That’s partly because of a dramatic shift in funding. When Pennsylvania organized these schools into one system in the 1980s, state money accounted for 65 percent of the cost of attendance, and now it only covers 25 percent. Students cover the remaining 75 percent.

The FutureThat’s something Gov. Tom Wolf wants to change with his $45 million proposed increase in state aid.

He asked for a one-year tuition freeze, and the system’s board voted by a narrow margin to freeze tuition if Wolf comes through with the money.

A freeze would be a big deal because only once in the system’s 32-year history has it not raised tuition.

East Stroudsburg’s Kenneth Long says the school welcomes additional dollars, but it’s the same as what they’d get from a tuition increase.

“Where it helps is the families because it actually is a swap for the tuition increase,” he said. “The benefit is actually our students save in their amount in tuition, but for the universities it really is a wash.”

He says university costs are going to continue to increase, and they’ll still be cautious with their budget planning. They expect to break even if there are no salary bumps.

Sister school Kutztown has invested in energy savings that have saved them $750,000 annually, but still faces a deficit, even with the additional dollars.

“In addition to the cuts that we’ve been experiencing, our students and families have had to pay more through tuition increase,” said Kutztown’s Silberman. “These additional funds are very much needed and very much welcome.”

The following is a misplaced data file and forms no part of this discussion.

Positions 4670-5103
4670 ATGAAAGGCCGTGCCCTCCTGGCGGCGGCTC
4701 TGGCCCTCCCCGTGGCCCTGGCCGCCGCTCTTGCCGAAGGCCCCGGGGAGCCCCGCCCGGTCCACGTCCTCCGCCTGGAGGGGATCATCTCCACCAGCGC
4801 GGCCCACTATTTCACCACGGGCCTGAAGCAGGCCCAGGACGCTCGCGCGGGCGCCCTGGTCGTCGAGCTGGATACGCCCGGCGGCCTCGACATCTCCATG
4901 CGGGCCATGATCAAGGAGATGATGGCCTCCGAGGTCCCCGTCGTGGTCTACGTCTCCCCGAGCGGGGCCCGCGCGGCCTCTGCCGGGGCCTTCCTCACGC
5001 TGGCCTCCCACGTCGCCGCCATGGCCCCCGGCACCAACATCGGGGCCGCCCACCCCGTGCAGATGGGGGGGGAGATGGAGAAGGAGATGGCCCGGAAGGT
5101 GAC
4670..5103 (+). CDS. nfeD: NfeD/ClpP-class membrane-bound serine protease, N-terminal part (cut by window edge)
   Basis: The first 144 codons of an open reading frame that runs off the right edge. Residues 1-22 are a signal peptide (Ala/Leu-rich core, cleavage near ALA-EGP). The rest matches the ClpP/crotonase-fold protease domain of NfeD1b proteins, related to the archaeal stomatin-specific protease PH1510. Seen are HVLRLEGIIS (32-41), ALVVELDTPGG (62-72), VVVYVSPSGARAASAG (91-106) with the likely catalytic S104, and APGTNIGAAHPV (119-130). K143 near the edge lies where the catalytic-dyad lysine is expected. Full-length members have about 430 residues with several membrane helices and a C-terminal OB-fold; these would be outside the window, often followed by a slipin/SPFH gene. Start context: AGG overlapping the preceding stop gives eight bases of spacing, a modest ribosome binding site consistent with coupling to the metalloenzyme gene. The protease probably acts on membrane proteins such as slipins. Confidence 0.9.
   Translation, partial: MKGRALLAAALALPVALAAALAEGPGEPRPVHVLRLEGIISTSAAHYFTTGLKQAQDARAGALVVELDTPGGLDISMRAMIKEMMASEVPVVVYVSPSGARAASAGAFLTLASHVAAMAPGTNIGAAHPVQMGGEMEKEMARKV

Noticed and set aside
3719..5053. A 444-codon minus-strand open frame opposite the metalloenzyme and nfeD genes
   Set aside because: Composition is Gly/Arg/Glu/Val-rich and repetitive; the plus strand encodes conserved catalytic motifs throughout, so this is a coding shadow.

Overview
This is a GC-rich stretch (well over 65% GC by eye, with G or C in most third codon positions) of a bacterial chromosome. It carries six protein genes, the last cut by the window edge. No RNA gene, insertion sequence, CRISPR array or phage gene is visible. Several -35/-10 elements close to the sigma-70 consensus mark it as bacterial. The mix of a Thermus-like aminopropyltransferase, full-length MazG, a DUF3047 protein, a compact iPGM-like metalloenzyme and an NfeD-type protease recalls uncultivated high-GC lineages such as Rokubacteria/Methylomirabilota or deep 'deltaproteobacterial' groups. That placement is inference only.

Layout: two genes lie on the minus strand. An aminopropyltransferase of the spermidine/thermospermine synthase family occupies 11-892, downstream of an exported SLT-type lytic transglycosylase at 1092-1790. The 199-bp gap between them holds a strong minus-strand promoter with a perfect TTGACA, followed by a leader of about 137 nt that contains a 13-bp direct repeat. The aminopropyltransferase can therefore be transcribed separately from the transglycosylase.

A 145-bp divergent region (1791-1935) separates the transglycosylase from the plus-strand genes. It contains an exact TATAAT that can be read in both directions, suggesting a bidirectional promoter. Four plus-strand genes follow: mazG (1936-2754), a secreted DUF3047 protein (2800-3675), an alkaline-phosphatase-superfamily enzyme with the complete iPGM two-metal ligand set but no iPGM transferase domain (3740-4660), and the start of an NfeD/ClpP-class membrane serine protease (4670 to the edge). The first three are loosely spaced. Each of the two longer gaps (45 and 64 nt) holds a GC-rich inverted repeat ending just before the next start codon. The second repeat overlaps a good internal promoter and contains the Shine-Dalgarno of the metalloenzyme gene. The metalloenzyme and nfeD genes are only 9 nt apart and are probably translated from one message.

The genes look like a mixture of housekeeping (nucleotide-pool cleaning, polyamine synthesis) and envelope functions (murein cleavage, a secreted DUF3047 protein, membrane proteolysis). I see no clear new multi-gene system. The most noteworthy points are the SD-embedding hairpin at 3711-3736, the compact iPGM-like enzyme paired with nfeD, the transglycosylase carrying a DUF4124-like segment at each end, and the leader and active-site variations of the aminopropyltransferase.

He says Kutztown is focusing on recovering their lost enrollment as a way to solve their fiscal issues.

West Chester University, on the other hand, has seen their student enrollment go up 30 percent and hired more faculty to keep up with the growth.

Vice president of advancement and sponsored research Mark Pavlovich says their additional revenue goes to subsidize sister schools that are struggling.

“As a system, we are supportive of each other and our goal is to make sure all of us can be successful,” he said. “The challenge will come, though, if that becomes the normal practice, and we don’t find ways to strengthen the other institutions, the same problems will be faced by West Chester.”

He says their significant enrollment growth has masked state budget cuts, but they need additional space for their growing population.

“The long-term problem really is state funding and the expectation that we do two things: that state funding remain low and that tuition remain low as fixed costs grow,” Pavlovich said. “For anybody who has a checkbook you know that doesn’t work very long.”

If the funding increase is approved, it would be the largest in the state system’s history.

But so far, Gov. Wolf and the Republicans who control the legislature are not agreeing on much when it comes to the budget.

Editor’s note: Mark Pavlovich, West Chester University’s vice president of advancement and sponsored research, is an emeritus on WHYY’s Community Advisory Board.